A documentary by the veteran broadcaster and journalist Peter Taylor has suggested that Martin McGuinness, deputy first minister and former IRA commander, knew in advance about the Provos' plan to bomb Enniskillen. Some 11 Protestant civilians were murdered in the atrocity that has come to be known as the Poppy Day bombing.
Newspaper articles in advance of the documentary screening earlier this week flagged up this 'shock claim' about McGuinness.
Here's what shocks me.
That anyone would imagine for a moment that the IRA leadership at that time wouldn't have had an inkling what was about to happen.
Come on — are we really trying to kid ourselves that the Provie hierarchy spent the years of the Troubles sitting in some ivory tower discussing Marxist theory and admiring their Che Guevara poster collection, while somewhere out there various bands of faceless, nameless, entirely freelance murderers were bombing and shooting without any liaison whatsoever with 'the army council'?
Martin McGuinness, by his own admission, was a top terror commander. Are we expected to believe that the only 'operations' he ever had knowledge of were attacks on armed members of the security forces?
The law of averages alone would suggest otherwise. For more than 30 years the IRA carried out countless attacks just like the Enniskillen bombing. Mr Taylor, writing on the BBC website, says: "Many have long thought the (Poppy Day) bombing must have been an unauthorised, one-off operation by a local unit, believing it to be inconceivable that the IRA would mount such an attack on civilians as they remembered their dead."
'Many' Peter? Who are these 'many'?
The fact is that the bombing — to use the media cliché — bore all the hallmarks of an IRA operation precisely because it was just such an attack on civilians.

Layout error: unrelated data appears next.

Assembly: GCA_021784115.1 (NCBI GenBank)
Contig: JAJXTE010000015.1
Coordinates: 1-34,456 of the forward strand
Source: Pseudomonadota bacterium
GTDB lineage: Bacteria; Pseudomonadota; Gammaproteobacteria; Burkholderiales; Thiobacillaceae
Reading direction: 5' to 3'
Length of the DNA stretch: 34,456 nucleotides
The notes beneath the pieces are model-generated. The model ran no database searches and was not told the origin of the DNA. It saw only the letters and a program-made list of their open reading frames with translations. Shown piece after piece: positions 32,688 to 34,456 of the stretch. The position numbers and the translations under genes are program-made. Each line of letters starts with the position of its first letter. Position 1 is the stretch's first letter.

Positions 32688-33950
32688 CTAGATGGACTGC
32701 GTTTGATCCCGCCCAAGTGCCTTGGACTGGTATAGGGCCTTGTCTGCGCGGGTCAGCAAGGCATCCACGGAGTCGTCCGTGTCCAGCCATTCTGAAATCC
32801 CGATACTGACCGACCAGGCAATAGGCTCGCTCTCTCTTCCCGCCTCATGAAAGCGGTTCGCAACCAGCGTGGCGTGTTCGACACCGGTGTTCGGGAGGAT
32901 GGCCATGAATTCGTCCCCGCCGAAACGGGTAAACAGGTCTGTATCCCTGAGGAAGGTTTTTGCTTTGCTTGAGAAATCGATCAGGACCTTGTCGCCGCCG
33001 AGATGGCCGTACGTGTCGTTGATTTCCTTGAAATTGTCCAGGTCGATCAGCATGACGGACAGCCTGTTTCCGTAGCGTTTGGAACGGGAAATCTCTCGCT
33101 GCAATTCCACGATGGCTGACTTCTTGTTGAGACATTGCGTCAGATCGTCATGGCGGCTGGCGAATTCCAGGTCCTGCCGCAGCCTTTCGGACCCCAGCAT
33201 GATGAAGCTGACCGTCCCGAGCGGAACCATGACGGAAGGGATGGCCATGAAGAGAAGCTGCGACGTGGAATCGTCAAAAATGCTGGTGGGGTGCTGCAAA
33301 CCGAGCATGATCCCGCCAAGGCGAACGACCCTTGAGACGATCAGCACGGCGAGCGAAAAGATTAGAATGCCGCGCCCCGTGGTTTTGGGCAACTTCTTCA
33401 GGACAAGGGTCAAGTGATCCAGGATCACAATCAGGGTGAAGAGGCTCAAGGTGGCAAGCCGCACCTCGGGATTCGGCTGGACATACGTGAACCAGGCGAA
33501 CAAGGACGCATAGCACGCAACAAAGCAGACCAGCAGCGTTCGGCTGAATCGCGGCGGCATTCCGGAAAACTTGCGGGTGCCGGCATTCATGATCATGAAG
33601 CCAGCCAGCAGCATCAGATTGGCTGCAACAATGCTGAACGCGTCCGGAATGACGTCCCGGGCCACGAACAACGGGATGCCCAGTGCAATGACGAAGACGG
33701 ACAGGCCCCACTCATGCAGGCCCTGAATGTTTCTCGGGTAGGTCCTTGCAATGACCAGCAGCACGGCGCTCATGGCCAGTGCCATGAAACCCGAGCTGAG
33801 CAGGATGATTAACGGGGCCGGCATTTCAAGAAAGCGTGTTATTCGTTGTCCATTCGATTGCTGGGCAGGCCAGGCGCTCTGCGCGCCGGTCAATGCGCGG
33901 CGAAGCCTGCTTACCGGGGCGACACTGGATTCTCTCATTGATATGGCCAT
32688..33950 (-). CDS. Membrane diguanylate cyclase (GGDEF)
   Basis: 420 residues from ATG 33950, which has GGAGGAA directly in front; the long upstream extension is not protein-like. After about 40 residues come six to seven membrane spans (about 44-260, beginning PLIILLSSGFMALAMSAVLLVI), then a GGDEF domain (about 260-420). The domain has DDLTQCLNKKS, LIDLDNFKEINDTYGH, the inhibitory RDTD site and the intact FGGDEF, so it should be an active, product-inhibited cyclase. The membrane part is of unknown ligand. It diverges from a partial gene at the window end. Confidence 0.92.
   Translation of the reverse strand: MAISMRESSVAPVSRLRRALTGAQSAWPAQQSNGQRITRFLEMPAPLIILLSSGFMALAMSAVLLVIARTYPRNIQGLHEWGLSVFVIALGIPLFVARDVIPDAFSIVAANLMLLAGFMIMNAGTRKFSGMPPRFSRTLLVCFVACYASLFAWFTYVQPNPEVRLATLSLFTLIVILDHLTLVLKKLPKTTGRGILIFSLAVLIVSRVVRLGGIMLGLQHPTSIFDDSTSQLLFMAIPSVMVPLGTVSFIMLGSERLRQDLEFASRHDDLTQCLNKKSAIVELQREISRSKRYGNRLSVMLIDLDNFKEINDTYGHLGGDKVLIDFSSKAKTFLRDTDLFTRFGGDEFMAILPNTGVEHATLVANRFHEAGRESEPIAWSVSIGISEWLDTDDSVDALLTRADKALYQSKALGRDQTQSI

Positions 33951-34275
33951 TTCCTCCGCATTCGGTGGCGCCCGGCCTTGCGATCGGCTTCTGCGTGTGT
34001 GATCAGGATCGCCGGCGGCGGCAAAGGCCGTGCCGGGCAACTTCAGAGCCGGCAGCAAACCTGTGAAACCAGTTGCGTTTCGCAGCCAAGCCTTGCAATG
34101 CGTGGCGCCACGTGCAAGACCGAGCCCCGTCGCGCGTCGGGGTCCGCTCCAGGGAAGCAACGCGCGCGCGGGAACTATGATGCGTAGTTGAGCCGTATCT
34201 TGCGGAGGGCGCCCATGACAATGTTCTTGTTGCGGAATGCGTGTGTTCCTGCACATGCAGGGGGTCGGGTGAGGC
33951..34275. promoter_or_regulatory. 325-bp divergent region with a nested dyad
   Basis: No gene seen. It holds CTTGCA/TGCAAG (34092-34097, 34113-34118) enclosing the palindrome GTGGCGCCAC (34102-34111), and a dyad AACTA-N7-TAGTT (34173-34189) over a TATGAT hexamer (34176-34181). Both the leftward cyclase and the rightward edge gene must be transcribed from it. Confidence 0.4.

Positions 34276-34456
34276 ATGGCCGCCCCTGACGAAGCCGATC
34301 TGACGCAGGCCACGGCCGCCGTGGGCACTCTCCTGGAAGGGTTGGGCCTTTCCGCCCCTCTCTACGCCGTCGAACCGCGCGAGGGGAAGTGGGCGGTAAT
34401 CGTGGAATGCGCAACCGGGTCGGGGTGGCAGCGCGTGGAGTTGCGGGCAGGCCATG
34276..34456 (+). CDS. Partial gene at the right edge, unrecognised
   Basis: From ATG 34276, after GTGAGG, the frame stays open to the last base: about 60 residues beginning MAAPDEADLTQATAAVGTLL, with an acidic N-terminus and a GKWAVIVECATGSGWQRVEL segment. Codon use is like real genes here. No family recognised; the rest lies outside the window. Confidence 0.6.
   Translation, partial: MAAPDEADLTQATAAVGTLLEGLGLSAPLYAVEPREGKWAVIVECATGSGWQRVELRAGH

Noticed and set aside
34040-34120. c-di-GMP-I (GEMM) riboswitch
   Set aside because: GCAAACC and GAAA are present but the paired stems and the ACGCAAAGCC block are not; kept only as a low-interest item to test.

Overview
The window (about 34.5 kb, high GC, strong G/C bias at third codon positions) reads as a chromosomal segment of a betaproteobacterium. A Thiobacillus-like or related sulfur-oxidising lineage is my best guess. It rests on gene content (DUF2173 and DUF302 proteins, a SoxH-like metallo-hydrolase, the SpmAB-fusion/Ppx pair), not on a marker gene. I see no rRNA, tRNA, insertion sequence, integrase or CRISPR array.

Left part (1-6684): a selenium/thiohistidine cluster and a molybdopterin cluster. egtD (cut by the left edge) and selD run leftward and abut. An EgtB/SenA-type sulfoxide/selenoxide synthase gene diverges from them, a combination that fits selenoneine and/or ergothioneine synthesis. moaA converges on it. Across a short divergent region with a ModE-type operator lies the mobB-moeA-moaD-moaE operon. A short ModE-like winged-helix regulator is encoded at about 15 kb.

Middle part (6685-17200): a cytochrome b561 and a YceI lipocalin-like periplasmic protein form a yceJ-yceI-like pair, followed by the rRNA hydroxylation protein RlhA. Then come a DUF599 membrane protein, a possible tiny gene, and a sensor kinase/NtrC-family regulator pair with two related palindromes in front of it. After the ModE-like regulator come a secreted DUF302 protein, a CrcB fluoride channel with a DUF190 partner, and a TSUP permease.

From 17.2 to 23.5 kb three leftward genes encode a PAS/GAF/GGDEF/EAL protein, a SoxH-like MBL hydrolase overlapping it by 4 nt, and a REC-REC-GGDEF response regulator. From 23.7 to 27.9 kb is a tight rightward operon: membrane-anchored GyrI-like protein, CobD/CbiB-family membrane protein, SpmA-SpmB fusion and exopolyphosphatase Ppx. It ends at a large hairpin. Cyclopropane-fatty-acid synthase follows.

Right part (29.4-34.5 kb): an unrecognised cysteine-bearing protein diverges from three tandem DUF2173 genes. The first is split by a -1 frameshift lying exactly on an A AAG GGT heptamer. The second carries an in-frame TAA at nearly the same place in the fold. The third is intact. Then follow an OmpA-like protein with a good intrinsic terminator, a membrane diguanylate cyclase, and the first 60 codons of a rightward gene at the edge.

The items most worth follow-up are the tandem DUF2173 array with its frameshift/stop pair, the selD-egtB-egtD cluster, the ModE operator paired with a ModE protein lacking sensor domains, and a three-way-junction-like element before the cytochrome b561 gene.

The dead the victims had been remembering were what the IRA would describe as 'British Crown forces'.
That made anyone at that parade 'legitimate targets'. Civilian casualties were inevitable on the day — you don't have to be an explosives expert to know that placing a bomb behind a wall along a parade route is more likely to kill bystanders than it is to kill marchers.
Indeed 'many' might argue Peter, that civilians were precisely the object of the attack. As they had been so often in the past.
Enniskillen wasn't the Provos' first atrocity. It wasn't their last. It wasn't the only time they massacred Protestant civilians.
Or targeted them deliberately. If Enniskillen was a mistake, what about all the other mistakes that went before?
And if Mr McGuinness and his fellow IRA chiefs knew about Enniskillen surely they also knew about the other bomb — the one that didn't go off that day? The roadside bomb aimed at Protestant children marching in a Girls' and Boys' Brigade parade.
What set Enniskillen apart was simply the international backlash that caught the IRA by surprise. And the shocking thing now is not that people are finally, finally beginning to address the question of who knew what about what was going on in Northern Ireland. But that for so very long it has suited the process better here that we didn't ask those questions.
We subject the terror chiefs on all sides to far less scrutiny and criti
cism than your average binge-drinking celeb. We allow a band of gangster yahoos on one side to style themselves as 'brigadiers' and report their every pompous utterance as if it's Nelson at Trafalgar.
On the other side we go along with the fiction that a man can rise to the very top of a terrorist gang without being party — or in any way culpable — for any of its 'operations'.
Here's an interesting point, though. If the men at the top of the IRA now regard those 'operations' as so reprehensible that they don't want to be associated with them — where does that leave the people who carried them out?
Don't ask Martin McGuinness. He told Peter Taylor he had no prior knowledge of Enniskillen.
And Gerry Adams? Gerry, of course, wasn't even in the IRA ...